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Eur Respir J. 2018 May 30;51(5). pii: 1800278. doi: 10.1183/13993003.00278-2018. Print 2018 May.

Electronic cigarette use in youths: a position statement of the Forum of International Respiratory Societies.

Author information

1
Depts of Pediatrics, Cell Biology and Physiology, Washington University in St Louis, St Louis, MO, USA.
2
Dept of Pediatrics, Pulmonary Section, Baylor College of Medicine, Houston, TX, USA.
3
Institute of Biomedicine and Molecular Immunology, National Research Council of Italy, Palermo, Italy.
4
Dept of Medicine, University of Pennsylvania, Philadelphia, PA, USA.
5
University of Queensland Thoracic Research Centre, The Prince Charles Hospital, Brisbane, Australia.
6
Dept of Medicine, Johns Hopkins School of Medicine, Baltimore, MD, USA.
7
Centre for Clinical Research and Prevention, Bispebjerg and Frederiksberg Hospital, Copenhagen, Denmark.
8
Dept of Paediatrics and Child Health, University of Cape Town, Cape Town, South Africa.
9
International Union Against Tuberculosis and Lung Disease, Federal Way, WA, USA.
10
Dept of Clinical Medicine, FACIMED, Universidad Nacional del Comahue, Neuquen, Argentina.
11
Dept of Medicine, University of Illinois at Chicago, Chicago, IL, USA.

Abstract

Children and adolescents are highly susceptible to nicotine addiction, which affects their brain development, even in those who smoke infrequently. Young people who become addicted to nicotine are at greater risk of becoming lifelong tobacco consumers. The use of nicotine-delivering electronic cigarettes has risen dramatically among youths worldwide. In addition to physical dependence, adolescents are susceptible to social and environmental influences to use electronic cigarettes. The product design, flavours, marketing, and perception of safety and acceptability have increased the appeal of electronic cigarettes to young people, thus leading to new generations addicted to nicotine. Moreover, there is growing evidence that electronic cigarettes in children and adolescents serve as a gateway to cigarette smoking. There can be no argument for harm reduction in children. To protect this vulnerable population from electronic cigarettes and other nicotine delivery devices, we recommend that electronic cigarettes be regulated as tobacco products and included in smoke-free policies. Sale of electronic cigarettes should be barred to youths worldwide. Flavouring should be prohibited in electronic cigarettes, and advertising accessible by youths and young adults be banned. Finally, we recommend greater research on the health effects of electronic cigarettes and surveillance of use across different countries.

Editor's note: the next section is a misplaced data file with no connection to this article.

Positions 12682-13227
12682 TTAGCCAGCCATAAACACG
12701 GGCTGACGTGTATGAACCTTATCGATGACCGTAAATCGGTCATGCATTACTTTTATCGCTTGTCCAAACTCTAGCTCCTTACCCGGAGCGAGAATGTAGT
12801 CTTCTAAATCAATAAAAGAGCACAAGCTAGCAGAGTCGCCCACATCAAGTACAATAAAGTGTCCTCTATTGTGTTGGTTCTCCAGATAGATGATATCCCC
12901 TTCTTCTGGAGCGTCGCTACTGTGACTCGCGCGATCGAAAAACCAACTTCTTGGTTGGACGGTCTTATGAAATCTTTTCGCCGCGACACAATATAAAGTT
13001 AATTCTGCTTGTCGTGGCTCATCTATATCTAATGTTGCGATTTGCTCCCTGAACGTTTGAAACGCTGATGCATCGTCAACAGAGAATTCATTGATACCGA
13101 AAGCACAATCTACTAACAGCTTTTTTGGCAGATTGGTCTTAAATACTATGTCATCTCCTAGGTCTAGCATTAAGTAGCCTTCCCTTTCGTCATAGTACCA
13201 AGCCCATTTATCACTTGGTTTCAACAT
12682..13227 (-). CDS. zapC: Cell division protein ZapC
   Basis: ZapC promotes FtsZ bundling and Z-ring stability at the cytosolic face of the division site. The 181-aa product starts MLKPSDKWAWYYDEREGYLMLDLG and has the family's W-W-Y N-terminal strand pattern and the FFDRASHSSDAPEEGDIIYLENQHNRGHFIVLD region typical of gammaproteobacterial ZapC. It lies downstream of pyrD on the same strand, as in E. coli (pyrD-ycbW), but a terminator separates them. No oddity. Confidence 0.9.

Conflict of interest statement

Conflict of interest: H.J. Farber reports nonfinancial support from the American Thoracic Society for service as Chair, Tobacco Action Committee, and salary support from Texas Children's Health Plan for service as Associate Medical Director, outside the submitted work. A. Vanker reports receiving grants from the Bill and Melinda Gates Foundation (OPP1017641), the Discovery Foundation, the National Research Fund, South Africa, and the Medical Research Council, South Africa, and a Clinical Infectious Diseases Research Initiative Clinical Fellowship, outside the submitted work. T.W. Ferkol reports receiving personal fees from the American Thoracic Society for society leadership and the American Board of Pediatrics for service as a sub-board member, research grants from the National Institutes of Health and National Health and Medical Research Council, and has been an investigator on clinical and device trials for Parion Sciences and Circassia Pharmaceuticals, all outside the submitted work.

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